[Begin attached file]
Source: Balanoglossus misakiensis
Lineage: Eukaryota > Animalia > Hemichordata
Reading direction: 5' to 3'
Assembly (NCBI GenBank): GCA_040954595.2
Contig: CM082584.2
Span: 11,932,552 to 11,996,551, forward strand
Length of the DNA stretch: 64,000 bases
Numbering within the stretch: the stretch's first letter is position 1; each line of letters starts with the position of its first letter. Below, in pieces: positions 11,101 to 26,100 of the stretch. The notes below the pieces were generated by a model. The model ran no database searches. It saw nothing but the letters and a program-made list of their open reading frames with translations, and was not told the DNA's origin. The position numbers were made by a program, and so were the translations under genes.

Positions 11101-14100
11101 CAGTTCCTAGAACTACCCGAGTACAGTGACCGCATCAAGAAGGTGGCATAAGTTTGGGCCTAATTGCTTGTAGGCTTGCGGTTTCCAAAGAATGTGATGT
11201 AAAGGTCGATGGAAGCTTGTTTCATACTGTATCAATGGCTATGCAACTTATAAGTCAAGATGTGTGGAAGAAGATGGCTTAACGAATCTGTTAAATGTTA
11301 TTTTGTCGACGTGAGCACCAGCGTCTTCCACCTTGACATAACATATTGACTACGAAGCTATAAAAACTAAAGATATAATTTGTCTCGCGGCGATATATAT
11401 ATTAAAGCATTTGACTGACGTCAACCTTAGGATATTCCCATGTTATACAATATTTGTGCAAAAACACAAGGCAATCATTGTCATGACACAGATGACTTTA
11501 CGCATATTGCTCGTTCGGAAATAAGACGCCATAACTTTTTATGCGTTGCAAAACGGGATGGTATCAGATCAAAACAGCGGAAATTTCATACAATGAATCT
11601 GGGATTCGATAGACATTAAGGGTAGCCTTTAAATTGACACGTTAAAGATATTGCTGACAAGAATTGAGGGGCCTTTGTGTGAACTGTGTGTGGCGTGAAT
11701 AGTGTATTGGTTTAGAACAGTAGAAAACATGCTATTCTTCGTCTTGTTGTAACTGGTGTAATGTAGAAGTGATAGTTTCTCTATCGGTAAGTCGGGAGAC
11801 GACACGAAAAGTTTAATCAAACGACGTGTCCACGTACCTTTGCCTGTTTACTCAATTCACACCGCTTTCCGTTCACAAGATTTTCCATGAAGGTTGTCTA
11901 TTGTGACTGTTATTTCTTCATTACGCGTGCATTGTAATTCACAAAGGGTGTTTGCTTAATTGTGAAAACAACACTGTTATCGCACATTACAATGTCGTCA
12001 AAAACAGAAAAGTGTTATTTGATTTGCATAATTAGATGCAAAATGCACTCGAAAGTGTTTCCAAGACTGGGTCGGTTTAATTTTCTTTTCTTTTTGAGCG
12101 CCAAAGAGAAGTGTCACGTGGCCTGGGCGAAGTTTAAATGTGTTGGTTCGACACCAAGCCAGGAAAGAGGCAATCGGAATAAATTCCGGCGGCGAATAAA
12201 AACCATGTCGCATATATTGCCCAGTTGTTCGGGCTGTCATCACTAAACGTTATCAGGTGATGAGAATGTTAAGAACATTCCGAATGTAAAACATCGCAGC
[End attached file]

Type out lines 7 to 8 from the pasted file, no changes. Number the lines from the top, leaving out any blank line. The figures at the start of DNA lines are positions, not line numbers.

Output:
Length of the DNA stretch: 64,000 bases
Numbering within the stretch: the stretch's first letter is position 1; each line of letters starts with the position of its first letter. Below, in pieces: positions 11,101 to 26,100 of the stretch. The notes below the pieces were generated by a model. The model ran no database searches. It saw nothing but the letters and a program-made list of their open reading frames with translations, and was not told the DNA's origin. The position numbers were made by a program, and so were the translations under genes.